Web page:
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Tennis, everyone?

Boston’s WTT Lobsters find a home in suburban Middleton, where they hope crowds come to love their family-friendly game

A 1,700-seat stadium keeps fans close to the Boston Lobsters. A 1,700-seat stadium keeps fans close to the Boston Lobsters. (Jim Davis/Globe staff)
By Bob Duffy
Globe Correspondent / July 29, 2010

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MIDDLETON — Bahar Uttam is, well, there’s no getting around it — a nut. And not just an ordinary nut. The man is certified. In 2001, the US Tennis Association officially designated him the Tennis Nut of New England.

Organizers noticed his presence at every US Davis Cup match around the world. They also couldn’t avoid the sight of his attire, however jolting: “I think I own every tennis tie ever made,’’ said Uttam.

Some might say Uttam’s nuttiest stunt was resurrecting the Boston Lobsters, who had gone defunct in 1978 after four fruitless years in the fledgling World TeamTennis. But that’s what he did six years ago, and now Uttam believes it’s the skeptics who are crazy.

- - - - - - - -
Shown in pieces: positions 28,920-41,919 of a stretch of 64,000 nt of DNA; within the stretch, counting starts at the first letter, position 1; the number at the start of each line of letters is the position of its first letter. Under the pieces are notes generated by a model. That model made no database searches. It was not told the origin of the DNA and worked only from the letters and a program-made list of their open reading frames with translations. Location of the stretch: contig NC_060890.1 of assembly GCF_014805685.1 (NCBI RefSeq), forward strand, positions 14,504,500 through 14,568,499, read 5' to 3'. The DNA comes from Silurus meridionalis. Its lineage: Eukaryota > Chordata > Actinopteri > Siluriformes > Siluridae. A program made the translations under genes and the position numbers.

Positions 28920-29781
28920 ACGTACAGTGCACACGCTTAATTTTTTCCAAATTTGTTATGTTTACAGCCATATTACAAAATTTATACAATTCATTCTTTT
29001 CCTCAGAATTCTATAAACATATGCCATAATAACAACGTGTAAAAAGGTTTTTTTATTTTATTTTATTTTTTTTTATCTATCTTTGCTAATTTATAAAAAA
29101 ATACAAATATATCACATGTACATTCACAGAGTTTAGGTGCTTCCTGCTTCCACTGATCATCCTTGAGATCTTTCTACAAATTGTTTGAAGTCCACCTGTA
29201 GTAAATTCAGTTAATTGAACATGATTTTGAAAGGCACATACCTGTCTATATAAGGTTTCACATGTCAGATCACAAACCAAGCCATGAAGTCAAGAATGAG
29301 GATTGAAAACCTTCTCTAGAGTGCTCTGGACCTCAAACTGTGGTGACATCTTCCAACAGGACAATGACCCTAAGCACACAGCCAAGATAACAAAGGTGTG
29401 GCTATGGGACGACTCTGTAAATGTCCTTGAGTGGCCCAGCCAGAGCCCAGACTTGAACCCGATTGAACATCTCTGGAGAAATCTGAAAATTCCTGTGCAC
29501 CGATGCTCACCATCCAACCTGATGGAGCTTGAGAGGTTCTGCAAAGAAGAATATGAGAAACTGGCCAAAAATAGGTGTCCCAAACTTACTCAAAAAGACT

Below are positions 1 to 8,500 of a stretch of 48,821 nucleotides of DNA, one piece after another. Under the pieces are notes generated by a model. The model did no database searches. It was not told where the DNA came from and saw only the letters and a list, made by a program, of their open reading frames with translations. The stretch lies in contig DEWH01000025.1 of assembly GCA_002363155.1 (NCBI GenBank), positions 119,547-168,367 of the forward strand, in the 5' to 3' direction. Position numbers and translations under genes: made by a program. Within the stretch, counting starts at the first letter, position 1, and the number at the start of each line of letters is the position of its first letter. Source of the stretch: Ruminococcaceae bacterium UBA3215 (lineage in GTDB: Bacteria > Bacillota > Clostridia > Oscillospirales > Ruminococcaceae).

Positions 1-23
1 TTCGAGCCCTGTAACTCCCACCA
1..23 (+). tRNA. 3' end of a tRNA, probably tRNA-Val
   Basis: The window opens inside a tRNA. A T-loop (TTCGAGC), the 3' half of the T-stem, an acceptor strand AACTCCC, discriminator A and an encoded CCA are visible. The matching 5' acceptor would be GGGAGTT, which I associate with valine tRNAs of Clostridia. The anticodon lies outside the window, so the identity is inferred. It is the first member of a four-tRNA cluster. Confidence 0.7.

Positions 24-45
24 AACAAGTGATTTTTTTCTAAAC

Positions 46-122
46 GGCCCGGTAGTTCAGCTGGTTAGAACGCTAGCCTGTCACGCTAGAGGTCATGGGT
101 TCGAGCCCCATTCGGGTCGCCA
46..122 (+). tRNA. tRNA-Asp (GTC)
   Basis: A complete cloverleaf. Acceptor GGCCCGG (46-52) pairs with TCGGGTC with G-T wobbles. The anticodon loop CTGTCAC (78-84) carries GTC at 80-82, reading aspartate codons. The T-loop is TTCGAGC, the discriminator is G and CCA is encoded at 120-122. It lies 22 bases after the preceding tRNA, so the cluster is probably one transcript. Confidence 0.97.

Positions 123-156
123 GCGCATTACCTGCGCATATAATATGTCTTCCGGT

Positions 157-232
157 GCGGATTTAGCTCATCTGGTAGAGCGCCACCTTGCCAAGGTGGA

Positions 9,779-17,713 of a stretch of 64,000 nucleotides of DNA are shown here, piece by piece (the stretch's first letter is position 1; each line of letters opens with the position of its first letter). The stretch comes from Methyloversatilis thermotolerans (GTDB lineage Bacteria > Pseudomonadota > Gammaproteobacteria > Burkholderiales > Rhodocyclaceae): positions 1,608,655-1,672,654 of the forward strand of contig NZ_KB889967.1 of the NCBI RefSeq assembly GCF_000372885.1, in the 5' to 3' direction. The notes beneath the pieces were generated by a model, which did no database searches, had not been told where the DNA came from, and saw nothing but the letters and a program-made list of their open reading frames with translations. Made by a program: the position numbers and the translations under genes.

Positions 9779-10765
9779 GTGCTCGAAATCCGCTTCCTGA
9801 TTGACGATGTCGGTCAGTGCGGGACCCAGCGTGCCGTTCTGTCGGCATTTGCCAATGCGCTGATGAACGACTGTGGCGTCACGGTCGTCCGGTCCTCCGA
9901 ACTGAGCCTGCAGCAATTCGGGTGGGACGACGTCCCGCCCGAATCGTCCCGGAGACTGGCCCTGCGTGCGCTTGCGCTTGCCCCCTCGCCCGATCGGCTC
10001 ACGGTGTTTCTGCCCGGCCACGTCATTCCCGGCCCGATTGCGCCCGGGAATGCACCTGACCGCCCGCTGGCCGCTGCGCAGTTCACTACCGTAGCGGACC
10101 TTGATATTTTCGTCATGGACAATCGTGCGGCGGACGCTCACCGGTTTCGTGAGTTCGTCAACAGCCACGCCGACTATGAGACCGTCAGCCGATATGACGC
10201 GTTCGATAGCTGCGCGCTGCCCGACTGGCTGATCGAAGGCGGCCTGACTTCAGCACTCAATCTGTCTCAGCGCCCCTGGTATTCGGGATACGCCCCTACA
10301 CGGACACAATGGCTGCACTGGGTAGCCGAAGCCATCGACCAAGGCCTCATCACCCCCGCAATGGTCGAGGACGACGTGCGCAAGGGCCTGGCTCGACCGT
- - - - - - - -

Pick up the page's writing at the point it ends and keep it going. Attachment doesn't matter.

He acknowledged they did have a point. Once. Three years ago, Uttam, a 66-year-old Brit, was questioning his own sanity. In their reexistence, the Lobsters had endured three unsatisfying years at Harvard, where the facilities were prestigious but wholly unsuited for WTT needs.

Uttam had plenty of disposable income after selling Wakefield-based Synetics, the engineering company he cofounded and operated as chief executive. But he didn’t intend to dispose of all of it.

“I bought the team to have fun,’’ he said, “but not to lose money. I was ready to give it up.’’

Instead, he retrenched with a vengeance, if not apparent logic. His biggest step, more a leap of faith, was seemingly suicidal. He abandoned the Hub and the hubbub, along with its abundance of commercial opportunities and ventured into deepest suburbia in this bedroom community 19 miles north of Boston. Forget the Metropolitan team name; the Lobsters became Middleton’s own, billing themselves as the North Shore’s only pro sports team, and turning that dubious boast into a distinction.

“I did all sorts of research,’’ said Uttam. “I looked south. I looked west. The North Shore is a huge tennis area. It has easy access to the highway, and we found a place that wanted us.’’